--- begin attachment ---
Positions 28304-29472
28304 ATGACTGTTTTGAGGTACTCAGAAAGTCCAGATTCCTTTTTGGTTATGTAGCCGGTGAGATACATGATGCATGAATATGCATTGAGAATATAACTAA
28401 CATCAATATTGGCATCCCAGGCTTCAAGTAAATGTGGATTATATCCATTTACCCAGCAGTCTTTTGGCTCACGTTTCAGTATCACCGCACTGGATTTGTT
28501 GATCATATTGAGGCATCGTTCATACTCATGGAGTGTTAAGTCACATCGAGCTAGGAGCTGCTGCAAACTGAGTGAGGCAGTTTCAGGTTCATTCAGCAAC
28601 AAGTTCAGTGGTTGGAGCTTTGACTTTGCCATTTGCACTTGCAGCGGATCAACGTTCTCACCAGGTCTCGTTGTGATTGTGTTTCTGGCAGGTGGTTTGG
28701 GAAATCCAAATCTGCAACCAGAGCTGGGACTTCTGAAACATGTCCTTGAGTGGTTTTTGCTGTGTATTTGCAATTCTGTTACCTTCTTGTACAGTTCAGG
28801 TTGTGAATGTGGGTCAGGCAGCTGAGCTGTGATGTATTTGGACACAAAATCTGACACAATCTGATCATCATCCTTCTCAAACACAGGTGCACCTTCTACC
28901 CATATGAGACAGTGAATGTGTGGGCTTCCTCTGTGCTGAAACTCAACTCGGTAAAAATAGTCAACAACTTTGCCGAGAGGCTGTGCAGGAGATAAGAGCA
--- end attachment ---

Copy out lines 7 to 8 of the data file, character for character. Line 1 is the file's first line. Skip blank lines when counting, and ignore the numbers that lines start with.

28801 TTGTGAATGTGGGTCAGGCAGCTGAGCTGTGATGTATTTGGACACAAAATCTGACACAATCTGATCATCATCCTTCTCAAACACAGGTGCACCTTCTACC
28901 CATATGAGACAGTGAATGTGTGGGCTTCCTCTGTGCTGAAACTCAACTCGGTAAAAATAGTCAACAACTTTGCCGAGAGGCTGTGCAGGAGATAAGAGCA